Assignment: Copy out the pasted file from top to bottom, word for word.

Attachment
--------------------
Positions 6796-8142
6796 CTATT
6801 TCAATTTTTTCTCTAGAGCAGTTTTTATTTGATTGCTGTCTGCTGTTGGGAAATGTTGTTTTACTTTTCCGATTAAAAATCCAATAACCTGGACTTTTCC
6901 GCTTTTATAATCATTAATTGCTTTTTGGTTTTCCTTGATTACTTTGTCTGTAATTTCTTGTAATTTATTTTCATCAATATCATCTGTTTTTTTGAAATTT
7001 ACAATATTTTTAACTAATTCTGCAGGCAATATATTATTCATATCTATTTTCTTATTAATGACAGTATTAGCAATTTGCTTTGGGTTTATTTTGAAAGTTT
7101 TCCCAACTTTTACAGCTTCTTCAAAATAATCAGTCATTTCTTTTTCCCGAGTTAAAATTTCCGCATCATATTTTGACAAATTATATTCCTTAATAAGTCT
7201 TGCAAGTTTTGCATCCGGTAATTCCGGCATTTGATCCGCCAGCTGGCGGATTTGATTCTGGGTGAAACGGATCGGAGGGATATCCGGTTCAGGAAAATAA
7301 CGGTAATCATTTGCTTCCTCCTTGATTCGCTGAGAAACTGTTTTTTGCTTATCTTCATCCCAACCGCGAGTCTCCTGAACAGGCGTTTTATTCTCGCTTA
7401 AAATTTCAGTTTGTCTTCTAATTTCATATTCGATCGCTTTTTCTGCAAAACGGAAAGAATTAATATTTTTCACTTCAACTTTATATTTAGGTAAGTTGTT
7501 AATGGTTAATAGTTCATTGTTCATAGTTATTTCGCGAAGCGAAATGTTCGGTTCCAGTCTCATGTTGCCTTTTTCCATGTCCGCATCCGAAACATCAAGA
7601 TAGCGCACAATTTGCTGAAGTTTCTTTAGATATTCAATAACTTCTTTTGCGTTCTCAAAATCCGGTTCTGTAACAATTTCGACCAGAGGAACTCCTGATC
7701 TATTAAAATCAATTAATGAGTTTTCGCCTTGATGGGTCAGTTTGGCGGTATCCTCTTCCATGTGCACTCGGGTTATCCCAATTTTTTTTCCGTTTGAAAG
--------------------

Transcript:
Positions 6796-8142
6796 CTATT
6801 TCAATTTTTTCTCTAGAGCAGTTTTTATTTGATTGCTGTCTGCTGTTGGGAAATGTTGTTTTACTTTTCCGATTAAAAATCCAATAACCTGGACTTTTCC
6901 GCTTTTATAATCATTAATTGCTTTTTGGTTTTCCTTGATTACTTTGTCTGTAATTTCTTGTAATTTATTTTCATCAATATCATCTGTTTTTTTGAAATTT
7001 ACAATATTTTTAACTAATTCTGCAGGCAATATATTATTCATATCTATTTTCTTATTAATGACAGTATTAGCAATTTGCTTTGGGTTTATTTTGAAAGTTT
7101 TCCCAACTTTTACAGCTTCTTCAAAATAATCAGTCATTTCTTTTTCCCGAGTTAAAATTTCCGCATCATATTTTGACAAATTATATTCCTTAATAAGTCT
7201 TGCAAGTTTTGCATCCGGTAATTCCGGCATTTGATCCGCCAGCTGGCGGATTTGATTCTGGGTGAAACGGATCGGAGGGATATCCGGTTCAGGAAAATAA
7301 CGGTAATCATTTGCTTCCTCCTTGATTCGCTGAGAAACTGTTTTTTGCTTATCTTCATCCCAACCGCGAGTCTCCTGAACAGGCGTTTTATTCTCGCTTA
7401 AAATTTCAGTTTGTCTTCTAATTTCATATTCGATCGCTTTTTCTGCAAAACGGAAAGAATTAATATTTTTCACTTCAACTTTATATTTAGGTAAGTTGTT
7501 AATGGTTAATAGTTCATTGTTCATAGTTATTTCGCGAAGCGAAATGTTCGGTTCCAGTCTCATGTTGCCTTTTTCCATGTCCGCATCCGAAACATCAAGA
7601 TAGCGCACAATTTGCTGAAGTTTCTTTAGATATTCAATAACTTCTTTTGCGTTCTCAAAATCCGGTTCTGTAACAATTTCGACCAGAGGAACTCCTGATC
7701 TATTAAAATCAATTAATGAGTTTTCGCCTTGATGGGTCAGTTTGGCGGTATCCTCTTCCATGTGCACTCGGGTTATCCCAATTTTTTTTCCGTTTGAAAG